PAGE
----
Questions raised about Black River sediment, diversion

Wednesday, December 28, 2005

Officials involved in the cleanup of the Taum Sauk reservoir collapse are now worried about the health of Black River.

The failure on Dec. 13 caused the river to divert approximately 200 yards to the east. Furthermore, the sediment carried into the river may have affected the river's wildlife.

The concerns come on the heels of the state's third emergency declaration on Friday by Gov. Matt Blunt. The state is laying out a cleanup plan at the hydro-electric reservoir site near Lesterville which is owned by Ameren UE.

Ameren UE is responsible for conducting the cleanup, but Missouri's Department of Natural Resources (DNR) oversees its planning and implementation.

To date, Ameren has concentrated on the most practical aspects of the cleanup. This has meant plugging up the gash in the side of the reservoir with a temporary wall, clearing away rock debris on the hillside and chipping and hauling away trees.

The new plan calls for more attention to the Black River. The billion gallons of water that gushed down the reservoir wall caused the river to divert approximately two football fields east below the lower reservoir said DNR deputy director Kurt Schaefer.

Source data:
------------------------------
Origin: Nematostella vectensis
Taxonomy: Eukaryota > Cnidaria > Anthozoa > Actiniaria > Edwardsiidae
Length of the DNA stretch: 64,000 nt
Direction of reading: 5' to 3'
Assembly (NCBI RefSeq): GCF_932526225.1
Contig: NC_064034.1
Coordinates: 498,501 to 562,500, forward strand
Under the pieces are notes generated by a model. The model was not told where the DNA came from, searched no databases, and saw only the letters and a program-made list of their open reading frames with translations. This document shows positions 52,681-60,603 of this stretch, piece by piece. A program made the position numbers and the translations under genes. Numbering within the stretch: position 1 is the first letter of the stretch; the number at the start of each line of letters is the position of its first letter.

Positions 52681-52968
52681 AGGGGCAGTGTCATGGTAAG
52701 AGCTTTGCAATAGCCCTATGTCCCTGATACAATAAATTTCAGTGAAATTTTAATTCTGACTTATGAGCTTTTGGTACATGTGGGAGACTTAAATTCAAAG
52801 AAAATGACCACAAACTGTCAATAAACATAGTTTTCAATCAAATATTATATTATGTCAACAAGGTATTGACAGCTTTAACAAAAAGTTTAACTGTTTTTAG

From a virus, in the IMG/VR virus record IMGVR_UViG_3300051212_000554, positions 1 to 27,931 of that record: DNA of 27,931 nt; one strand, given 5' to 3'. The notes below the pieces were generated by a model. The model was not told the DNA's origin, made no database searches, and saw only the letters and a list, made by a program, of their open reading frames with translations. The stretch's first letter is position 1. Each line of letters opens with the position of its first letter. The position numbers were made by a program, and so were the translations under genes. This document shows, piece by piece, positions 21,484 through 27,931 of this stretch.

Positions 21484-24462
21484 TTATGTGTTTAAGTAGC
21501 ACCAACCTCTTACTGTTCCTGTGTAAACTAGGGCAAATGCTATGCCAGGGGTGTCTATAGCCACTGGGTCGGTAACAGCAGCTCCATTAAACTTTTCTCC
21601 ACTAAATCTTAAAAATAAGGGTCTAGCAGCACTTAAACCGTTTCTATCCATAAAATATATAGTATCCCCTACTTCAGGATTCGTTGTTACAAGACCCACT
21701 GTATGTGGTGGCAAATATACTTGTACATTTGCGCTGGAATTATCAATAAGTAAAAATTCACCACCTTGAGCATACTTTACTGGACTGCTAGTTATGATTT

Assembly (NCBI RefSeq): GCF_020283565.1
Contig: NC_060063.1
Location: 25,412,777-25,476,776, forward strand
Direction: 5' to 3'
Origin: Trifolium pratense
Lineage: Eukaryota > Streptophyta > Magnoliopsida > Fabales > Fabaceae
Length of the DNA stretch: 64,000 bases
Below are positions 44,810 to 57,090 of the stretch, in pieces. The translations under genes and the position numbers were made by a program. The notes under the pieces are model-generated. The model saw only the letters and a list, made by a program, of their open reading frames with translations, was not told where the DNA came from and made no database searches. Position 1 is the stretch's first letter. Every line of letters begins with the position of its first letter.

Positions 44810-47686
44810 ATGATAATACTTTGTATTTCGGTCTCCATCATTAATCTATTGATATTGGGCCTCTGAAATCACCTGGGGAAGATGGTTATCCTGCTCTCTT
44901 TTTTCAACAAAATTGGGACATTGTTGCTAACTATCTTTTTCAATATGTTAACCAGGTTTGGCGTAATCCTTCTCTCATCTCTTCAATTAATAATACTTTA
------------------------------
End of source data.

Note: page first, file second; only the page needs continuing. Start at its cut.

"We've got to look at the prudence of letting the river stay there in this much older channel," he said. "Our priority is stabilizing the river."

Experts must determine whether diverting the river back to its original course will cause more ecological damage than has already occurred.

Also of concern is a 6 1/2- acre pool or "scour hole" that has formed in the same area at the east fork of the river. The DNR is concerned that a heavy rain could cause both the scour hole and the river to flood onto the campground area below.

Schaefer says DNR is collecting data and may recommend that Ameren drains the hole and erects a rock structure to the west of the river and in front of the campground.

The torrent of water also brought with it a lot of sediment.

"The Black River is normally exceptionally clear; it's great for swimming and floating," said Schaefer. "Now, beyond the east fork, below the lower reservoir, it is very muddy. It has what we call a lot of turbidity. This is a concern not only for swimmers, but also for a lot of aquatic species."

Schaefer said the water upstream from the confluence has taken on a bluish tint which indicates a smaller concentration of sedimentary particles.

Officials worry that a heavy rain could cause more sediment to wash down the drainage canal into the river. To combat this, Ameren will blanket the sloping area with stone extracted locally. DNR further asks that Ameren construct two small barriers called check dams in the drainage canal.

DNR director Doyle Charles hopes some services to Johnson's Shut-Ins State Park will be restored by this summer, but he cautions patience. "We first have to get the debris removed and determine what water quality impacts the Black River has suffered," he said. "We are working quickly but carefully."

Ameren has been "extremely cooperative," said Schaefer.

335-6611, extension 245

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